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All Eyes Are on the Management Team

December 15, 2015

The character of a leadership team and how they are held accountable is one of the most revealing and important elements of successful culture transformation. How do team members talk about and model change? To what extent does the new initiative drive team member decisions and behavior? How do senior leaders mentor individual team members and hold them accountable to live the new culture?

All of these elements impact how staff see and respond to a culture-change initiative. The more leaders live and model the change and are held accountable to do so, the more hopeful, supportive, and motivated staff will be to join in. Likewise, the more disparate a leader’s behavior is to the new culture and the less they are held accountable, the more cynical and hopeless staff will feel.

Developing the ideal leadership team can be a challenging task. Certainly technical expertise is essential; we need DONs with great nursing skills, EVS managers who can successfully oversee the physical plant, and administrators who can manage a budget and navigate the regulatory environment, to name only a few.

Equally as important, however, are managers who support change initiatives in word and deed, use effective and respectful communication skills, and empower workers while learning alongside them. Effective managers who believe in a participative process and are willing to pull back from problem solving, actively engaging others in solutions.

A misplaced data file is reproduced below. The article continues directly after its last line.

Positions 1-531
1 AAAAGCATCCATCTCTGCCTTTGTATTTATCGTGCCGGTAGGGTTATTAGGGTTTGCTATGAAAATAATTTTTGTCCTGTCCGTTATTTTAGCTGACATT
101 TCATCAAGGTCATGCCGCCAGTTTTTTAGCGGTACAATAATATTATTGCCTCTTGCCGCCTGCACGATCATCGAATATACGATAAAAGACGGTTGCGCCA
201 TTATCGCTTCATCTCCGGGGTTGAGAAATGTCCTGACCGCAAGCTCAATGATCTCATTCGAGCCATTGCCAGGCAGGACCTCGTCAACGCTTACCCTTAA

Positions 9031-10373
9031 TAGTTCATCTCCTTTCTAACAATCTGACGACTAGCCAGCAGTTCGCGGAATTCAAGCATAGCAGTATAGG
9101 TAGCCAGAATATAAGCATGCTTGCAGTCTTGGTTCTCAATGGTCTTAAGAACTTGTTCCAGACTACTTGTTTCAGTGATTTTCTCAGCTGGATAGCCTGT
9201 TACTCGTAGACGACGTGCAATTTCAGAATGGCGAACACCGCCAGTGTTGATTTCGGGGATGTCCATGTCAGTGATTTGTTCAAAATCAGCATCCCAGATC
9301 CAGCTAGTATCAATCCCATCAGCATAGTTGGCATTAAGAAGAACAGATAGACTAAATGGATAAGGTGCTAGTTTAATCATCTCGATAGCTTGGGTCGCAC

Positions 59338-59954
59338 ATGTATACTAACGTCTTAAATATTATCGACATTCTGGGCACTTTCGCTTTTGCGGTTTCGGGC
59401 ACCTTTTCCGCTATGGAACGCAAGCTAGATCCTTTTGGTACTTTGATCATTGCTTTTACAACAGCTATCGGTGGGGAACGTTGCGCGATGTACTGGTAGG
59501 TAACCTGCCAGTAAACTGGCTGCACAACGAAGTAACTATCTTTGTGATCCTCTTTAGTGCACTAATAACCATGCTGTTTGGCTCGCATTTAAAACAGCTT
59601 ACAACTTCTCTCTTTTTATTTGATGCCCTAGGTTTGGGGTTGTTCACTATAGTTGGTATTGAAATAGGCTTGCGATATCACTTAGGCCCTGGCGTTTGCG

Achieving these ideals can be challenging, so it’s important to keep in mind the ultimate goal, which is two-fold: We need managers to do an excellent technical job while embracing change and acting in a way that is consistent with the desired culture. Challenging as it may be, untold damage occurs when we stop short of achieving these goals.

When leaders are given a pass and not held accountable for engaging in the change process, the damage done is swift and deep. Staff see the managers who are not held accountable for supporting the new culture. This fosters doubt in the importance and sincerity of the change initiative. Staff talk about the disparity — they begin to wonder why they themselves should bother changing. After all, change is hard! This, in turn, feeds resistance, contributes to a lack of hope, and chips away at trust within the organization.

Senior leaders who nurture a ripe expectation that all leadership team members will participate in change initiatives, and who ensure that people are held accountable for learning and living the new culture for others to follow, will lead the most successful change initiatives. Be clear that all eyes are on the management team.

— by Cean Eppelheimer, PHI Organizational Change Consultant

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